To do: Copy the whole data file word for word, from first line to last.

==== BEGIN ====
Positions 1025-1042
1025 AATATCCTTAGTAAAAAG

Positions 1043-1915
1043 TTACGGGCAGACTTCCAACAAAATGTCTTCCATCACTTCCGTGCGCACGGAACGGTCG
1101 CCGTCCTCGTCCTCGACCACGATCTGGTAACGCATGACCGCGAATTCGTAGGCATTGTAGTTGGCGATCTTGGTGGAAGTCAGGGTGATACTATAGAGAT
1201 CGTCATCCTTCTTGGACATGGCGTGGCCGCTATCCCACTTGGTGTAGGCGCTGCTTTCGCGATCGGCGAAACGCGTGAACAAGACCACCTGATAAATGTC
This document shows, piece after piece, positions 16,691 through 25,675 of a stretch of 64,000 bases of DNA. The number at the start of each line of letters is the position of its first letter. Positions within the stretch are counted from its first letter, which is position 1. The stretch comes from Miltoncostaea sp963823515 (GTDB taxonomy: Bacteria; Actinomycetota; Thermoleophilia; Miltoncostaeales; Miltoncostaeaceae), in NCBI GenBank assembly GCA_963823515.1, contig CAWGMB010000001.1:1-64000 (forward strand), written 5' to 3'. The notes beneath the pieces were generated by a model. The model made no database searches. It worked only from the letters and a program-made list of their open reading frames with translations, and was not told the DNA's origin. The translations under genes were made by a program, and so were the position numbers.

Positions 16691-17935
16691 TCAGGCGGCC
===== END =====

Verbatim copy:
Positions 1025-1042
1025 AATATCCTTAGTAAAAAG

Positions 1043-1915
1043 TTACGGGCAGACTTCCAACAAAATGTCTTCCATCACTTCCGTGCGCACGGAACGGTCG
1101 CCGTCCTCGTCCTCGACCACGATCTGGTAACGCATGACCGCGAATTCGTAGGCATTGTAGTTGGCGATCTTGGTGGAAGTCAGGGTGATACTATAGAGAT
1201 CGTCATCCTTCTTGGACATGGCGTGGCCGCTATCCCACTTGGTGTAGGCGCTGCTTTCGCGATCGGCGAAACGCGTGAACAAGACCACCTGATAAATGTC
This document shows, piece after piece, positions 16,691 through 25,675 of a stretch of 64,000 bases of DNA. The number at the start of each line of letters is the position of its first letter. Positions within the stretch are counted from its first letter, which is position 1. The stretch comes from Miltoncostaea sp963823515 (GTDB taxonomy: Bacteria; Actinomycetota; Thermoleophilia; Miltoncostaeales; Miltoncostaeaceae), in NCBI GenBank assembly GCA_963823515.1, contig CAWGMB010000001.1:1-64000 (forward strand), written 5' to 3'. The notes beneath the pieces were generated by a model. The model made no database searches. It worked only from the letters and a program-made list of their open reading frames with translations, and was not told the DNA's origin. The translations under genes were made by a program, and so were the position numbers.

Positions 16691-17935
16691 TCAGGCGGCC